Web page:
Fatty Acids in the Blood Reflect the Amount of Dietary Fiber Intake

To estimate dietary fiber intake, researchers have previously depended on study participants’ self-reports of their dietary habits. Now scientists from the German Institute of Human Nutrition (DIfE), a partner in the DZD, have found a new way of objectively evaluating and quantifying the individual intake of dietary fiber based on the blood plasma concentrations of certain fatty acids. In the future, the discovery may help to improve the informative value of dietary studies as well as to make individual diet recommendations more accurate.

The researchers led by Karolin Weitkunat, Sara Schumann and Susanne Klaus have now published their results in "The American Journal of Clinical Nutrition" (Weitkunat et al. 2017; doi:10.3945/ajcn.117.152702).

What was previously known?
The results of many long-term observational studies suggest that people reduce their type 2 diabetes risk when they consume an adequate amount of dietary fiber. However, few people ingest the amount of 30 g per day recommended by the German Nutrition Society (DGE). Furthermore, studies suggest that people who have high concentrations of C15 and C17 fatty acids in their blood also have a decreased risk of diabetes. Until now, scientists had assumed that humans cannot produce these fatty acids themselves and must absorb them with food, for example from dairy products.
Studies on animals, however, suggest that at least the liver cells of rodents have the ability to produce precursor (propionate) C15 and C17 fatty acids and deliver them into the blood. Propionate is the salt of a short-chain fatty acid, which is produced by microbial decomposition of soluble dietary fibers in the gut.

What did the scientists investigate?
Ultimately, all this data prompted the DifE scientists to hypothesize that also in humans there could be a direct association between dietary fiber intake, fatty acid levels in the blood and diabetes risk. However, since direct evidence for the human endogenous synthesis of C15 and C17 fatty acids was still lacking, the researchers conducted a dietary study with 16 healthy female and male subjects. For seven days, each of the ten women and six men alternately received either 30 g of cellulose, 30 g of inulin or 6 g of propionate in addition to their normal diet. Before and after each supplementation the researchers determined the fatty acid levels of the study participants. While cellulose belongs to the group of insoluble dietary fibers which does not contribute to microbial propionate formation in the gut, inulin is one of the soluble dietary fibers. In addition to the dietary study, the researchers conducted cell culture experiments to more accurately analyze the propionate metabolism in human liver cells.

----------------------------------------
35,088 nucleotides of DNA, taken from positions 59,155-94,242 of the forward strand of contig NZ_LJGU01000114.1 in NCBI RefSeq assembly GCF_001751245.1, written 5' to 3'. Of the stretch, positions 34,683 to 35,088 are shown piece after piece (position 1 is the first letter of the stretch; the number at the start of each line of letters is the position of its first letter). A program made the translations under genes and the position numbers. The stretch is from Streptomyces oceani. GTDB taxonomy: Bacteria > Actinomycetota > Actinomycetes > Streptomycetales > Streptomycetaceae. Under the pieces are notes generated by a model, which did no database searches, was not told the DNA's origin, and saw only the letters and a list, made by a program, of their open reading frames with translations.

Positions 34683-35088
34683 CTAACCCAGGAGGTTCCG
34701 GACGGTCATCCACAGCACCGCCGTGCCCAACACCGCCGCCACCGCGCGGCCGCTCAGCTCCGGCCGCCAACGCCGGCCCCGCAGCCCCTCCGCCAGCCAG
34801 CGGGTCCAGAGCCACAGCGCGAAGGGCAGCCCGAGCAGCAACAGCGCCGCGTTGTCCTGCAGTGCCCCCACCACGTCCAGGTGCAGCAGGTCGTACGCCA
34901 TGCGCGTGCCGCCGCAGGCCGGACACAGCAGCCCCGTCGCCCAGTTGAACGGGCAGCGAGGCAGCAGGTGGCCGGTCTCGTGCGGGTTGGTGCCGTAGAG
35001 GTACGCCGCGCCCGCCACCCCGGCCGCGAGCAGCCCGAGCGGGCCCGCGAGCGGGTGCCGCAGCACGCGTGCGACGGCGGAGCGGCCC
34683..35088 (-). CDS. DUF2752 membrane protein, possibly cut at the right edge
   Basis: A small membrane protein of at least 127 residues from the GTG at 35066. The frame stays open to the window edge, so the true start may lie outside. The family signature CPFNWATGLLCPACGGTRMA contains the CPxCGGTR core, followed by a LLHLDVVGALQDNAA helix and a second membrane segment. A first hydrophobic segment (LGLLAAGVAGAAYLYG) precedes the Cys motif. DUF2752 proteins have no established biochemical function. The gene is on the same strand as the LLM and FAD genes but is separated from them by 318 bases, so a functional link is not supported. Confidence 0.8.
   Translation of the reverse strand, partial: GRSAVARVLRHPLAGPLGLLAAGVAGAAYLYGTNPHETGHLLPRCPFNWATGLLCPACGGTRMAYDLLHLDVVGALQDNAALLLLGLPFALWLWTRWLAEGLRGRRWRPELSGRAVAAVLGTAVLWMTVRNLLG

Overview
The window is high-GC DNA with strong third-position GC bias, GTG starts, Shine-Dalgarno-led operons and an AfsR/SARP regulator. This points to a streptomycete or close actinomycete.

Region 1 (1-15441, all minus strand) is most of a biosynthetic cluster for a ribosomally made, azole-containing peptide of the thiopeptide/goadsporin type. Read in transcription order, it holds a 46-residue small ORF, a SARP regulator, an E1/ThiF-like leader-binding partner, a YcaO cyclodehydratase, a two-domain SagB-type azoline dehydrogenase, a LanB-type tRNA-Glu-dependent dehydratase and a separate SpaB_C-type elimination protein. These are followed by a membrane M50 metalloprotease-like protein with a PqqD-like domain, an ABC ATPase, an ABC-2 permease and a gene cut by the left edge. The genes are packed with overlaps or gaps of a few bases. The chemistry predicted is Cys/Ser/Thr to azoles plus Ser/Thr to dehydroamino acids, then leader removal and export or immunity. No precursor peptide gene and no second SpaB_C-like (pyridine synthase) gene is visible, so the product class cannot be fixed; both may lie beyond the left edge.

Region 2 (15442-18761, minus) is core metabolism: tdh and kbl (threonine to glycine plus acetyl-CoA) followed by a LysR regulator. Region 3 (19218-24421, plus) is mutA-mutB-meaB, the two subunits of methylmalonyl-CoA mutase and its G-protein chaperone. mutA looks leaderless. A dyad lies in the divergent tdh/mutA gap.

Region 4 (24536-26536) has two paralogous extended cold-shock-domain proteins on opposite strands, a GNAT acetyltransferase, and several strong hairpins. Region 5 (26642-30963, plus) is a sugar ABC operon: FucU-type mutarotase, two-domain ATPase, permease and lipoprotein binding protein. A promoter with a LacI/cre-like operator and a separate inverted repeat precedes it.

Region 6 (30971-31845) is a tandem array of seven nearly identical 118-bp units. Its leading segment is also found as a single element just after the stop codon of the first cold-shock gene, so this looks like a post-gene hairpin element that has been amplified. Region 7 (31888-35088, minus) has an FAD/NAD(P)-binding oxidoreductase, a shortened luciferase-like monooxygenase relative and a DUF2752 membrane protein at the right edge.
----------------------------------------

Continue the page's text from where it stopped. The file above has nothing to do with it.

What are the researchers’ conclusions?
As the researchers noted, the intake of cellulose did not affect the plasma levels of the C15 and C17 fatty acids. On the other hand, the levels of C15 fatty acid increased by 17 percent after ingestion of inulin and by 13 percent after the intake of propionate. The plasma levels of the C17 fatty acid increased in parallel by an average of 11 and 13 percent, respectively. Also in the cell culture experiments, the addition of propionate to the nutrient medium stimulated the production of the two fatty acids in the liver cells.

“In summary, our results provide new insight into the metabolic mechanisms associated with the consumption of dietary fiber. For the first time, we were able to show that humans are also able to produce C15 and C17 fatty acids from the precursor propionate. In addition, the more propionate released into the liver cells, the more fatty acid synthesis shifts to the two fatty acids," said Karolin Weitkunat, who shares the first authorship with Sara Schumann. “The microbial degradation of soluble fiber in the gut is crucial for the amount of propionate available in the liver," the scientist went on to say. "Various studies indicate that propionate improves the insulin sensitivity of the body cells. Therefore, there is much evidence that there is a causal, biological link between increased intake of soluble dietary fiber, increased plasma levels of C15 and C17 fatty acids, and decreased type 2 diabetes risk," Sara Schumann added.

How can these new findings be used?
"Our research results support the results of the observational studies. They also suggest using the plasma levels of the C15 and C17 fatty acids as biomarkers in the future, in order to quantify the intake of soluble dietary fiber for the first time independently of the study participants’ self-reports, which are frequently incorrect. This could help increase the informative value of future dietary studies and thus contribute to a greater acceptance of their results," said Susanne Klaus, who heads the Department of Physiology of Energy Metabolism at DIfE. Last but not least, through their research findings the scientists hope to raise awareness for the importance of sufficient fiber intake because particularly in the Western industrial nations people still consume too little fiber. Adequate dietary fiber intake could considerably help prevent cardiovascular diseases, type 2 diabetes as well as colon cancer.